Consumer demand for organically produced food products is on the rise worldwide, providing new market opportunities for farmers and agribusiness in developing and developed countries.
"International guidelines on organically produced food products are important for consumer protection and information, because they facilitate trade. They are also useful to governments wishing to develop regulations in this area, including developing countries and countries in Eastern Europe," said FAO food standards expert Selma Doyran.
The trade guidelines on organic food were developed by the joint FAO/WHO Food Standards Programme taking into account current regulations in several countries, as well as the standards applied by producer organizations. They clearly define the nature of organic food production and prevent claims that could mislead consumers about the quality of the product or the way it was produced.
According to the proposed Codex definition, "organic agriculture is a holistic production management system which promotes and enhances agro-ecosystem health, including biodiversity, biological cycles, and soil biological activity." In other words, organic agriculture is based on minimizing the use of external inputs, avoiding the use of synthetic fertilizers and pesticides.
Maximum residue limits for Bovine Somatotropine (BST), the controversial cow hormone, is another topic on the Codex Alimentarius Commission agenda. There are divergent opinions about the impact of BST on animal health and milk quality.
The Codex Alimentarius Commission, which has 165 member countries, will also discuss the possibility of setting up a task force to accelerate the adoption of a draft Code of conduct on good animal feeding. It is expected that participants will stress the need for such a Code to help defuse the recent international crisis over dioxin contaminated animal products.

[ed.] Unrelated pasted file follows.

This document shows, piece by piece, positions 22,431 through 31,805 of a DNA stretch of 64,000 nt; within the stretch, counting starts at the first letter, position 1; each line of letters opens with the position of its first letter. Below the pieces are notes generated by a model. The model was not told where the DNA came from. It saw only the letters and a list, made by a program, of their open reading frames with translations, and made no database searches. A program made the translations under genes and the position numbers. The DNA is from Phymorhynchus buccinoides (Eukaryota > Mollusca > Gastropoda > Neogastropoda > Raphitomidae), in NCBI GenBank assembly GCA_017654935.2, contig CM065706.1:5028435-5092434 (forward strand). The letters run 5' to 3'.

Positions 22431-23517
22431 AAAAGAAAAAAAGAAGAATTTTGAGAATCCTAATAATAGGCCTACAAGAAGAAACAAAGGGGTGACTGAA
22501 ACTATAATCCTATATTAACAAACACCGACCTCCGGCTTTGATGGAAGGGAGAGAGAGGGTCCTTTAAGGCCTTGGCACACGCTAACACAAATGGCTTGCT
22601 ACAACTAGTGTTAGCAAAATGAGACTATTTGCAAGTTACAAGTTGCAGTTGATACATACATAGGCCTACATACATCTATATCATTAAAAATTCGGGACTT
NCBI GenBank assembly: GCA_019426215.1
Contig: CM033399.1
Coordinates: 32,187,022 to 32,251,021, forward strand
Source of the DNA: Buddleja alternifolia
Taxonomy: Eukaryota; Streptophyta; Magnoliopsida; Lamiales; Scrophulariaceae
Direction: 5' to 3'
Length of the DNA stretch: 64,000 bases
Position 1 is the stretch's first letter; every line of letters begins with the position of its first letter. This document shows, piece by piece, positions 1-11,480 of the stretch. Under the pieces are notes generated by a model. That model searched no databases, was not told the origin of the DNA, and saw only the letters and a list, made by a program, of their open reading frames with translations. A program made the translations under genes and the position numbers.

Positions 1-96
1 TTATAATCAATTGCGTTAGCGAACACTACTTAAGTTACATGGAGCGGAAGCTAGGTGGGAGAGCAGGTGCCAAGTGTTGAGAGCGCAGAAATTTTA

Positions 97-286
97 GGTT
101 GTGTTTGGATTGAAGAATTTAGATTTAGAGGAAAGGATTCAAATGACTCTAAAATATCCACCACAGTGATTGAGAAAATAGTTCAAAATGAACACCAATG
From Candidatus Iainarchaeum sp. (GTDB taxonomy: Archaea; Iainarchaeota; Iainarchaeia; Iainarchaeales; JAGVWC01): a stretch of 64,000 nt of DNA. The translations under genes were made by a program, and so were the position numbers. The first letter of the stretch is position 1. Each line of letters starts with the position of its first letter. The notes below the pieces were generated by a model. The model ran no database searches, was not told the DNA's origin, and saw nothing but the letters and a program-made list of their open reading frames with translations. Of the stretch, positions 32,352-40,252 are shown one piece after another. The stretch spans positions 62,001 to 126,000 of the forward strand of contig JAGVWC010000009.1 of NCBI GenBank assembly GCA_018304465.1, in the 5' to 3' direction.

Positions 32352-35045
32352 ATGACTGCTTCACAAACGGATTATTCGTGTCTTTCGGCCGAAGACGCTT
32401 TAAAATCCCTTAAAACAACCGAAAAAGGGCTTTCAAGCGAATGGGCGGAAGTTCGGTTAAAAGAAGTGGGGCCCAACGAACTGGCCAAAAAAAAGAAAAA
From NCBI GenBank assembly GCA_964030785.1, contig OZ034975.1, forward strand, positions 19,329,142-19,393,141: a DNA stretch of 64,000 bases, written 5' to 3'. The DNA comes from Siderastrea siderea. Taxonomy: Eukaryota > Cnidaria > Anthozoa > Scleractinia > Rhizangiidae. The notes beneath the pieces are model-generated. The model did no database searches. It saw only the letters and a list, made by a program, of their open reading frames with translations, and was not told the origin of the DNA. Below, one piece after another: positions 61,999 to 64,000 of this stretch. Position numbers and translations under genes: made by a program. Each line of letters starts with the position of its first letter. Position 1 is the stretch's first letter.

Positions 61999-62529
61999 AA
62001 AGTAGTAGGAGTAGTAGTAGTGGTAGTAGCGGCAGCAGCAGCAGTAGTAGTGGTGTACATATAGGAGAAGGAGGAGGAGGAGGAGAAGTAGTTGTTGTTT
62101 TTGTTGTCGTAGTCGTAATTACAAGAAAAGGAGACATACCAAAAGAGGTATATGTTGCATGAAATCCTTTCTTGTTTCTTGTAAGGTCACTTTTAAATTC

On several occasions, the FAO/WHO Codex Committee on Food Additives and Contaminants has discussed the establishment of a maximum limit for dioxins in food. At its last session in March 1999, the Committee decided that more information was needed from Codex member countries before it could recommend a limit for low levels of dioxin contamination in foods of animal origin.
Other topics on the agenda of the Codex Alimentarius Commission meeting include a recommendation to increase involvement of NGOs in the Commission's work.
The Commission will also discuss support for the Lactoperoxidase System (LPS) as the preferred method for milk preservation under conditions where refrigeration is not possible. LPS gives farmers a full five hours to transport their milk to refrigeration facilities, a period of time that allows poor farmers in isolated areas of the developing world a chance to market their milk far from home. According to a World Bank estimate, in West Africa alone, 5 million litres of milk are thrown away every year, because there is no way to preserve milk while it is being transported to cooling centres or dairies.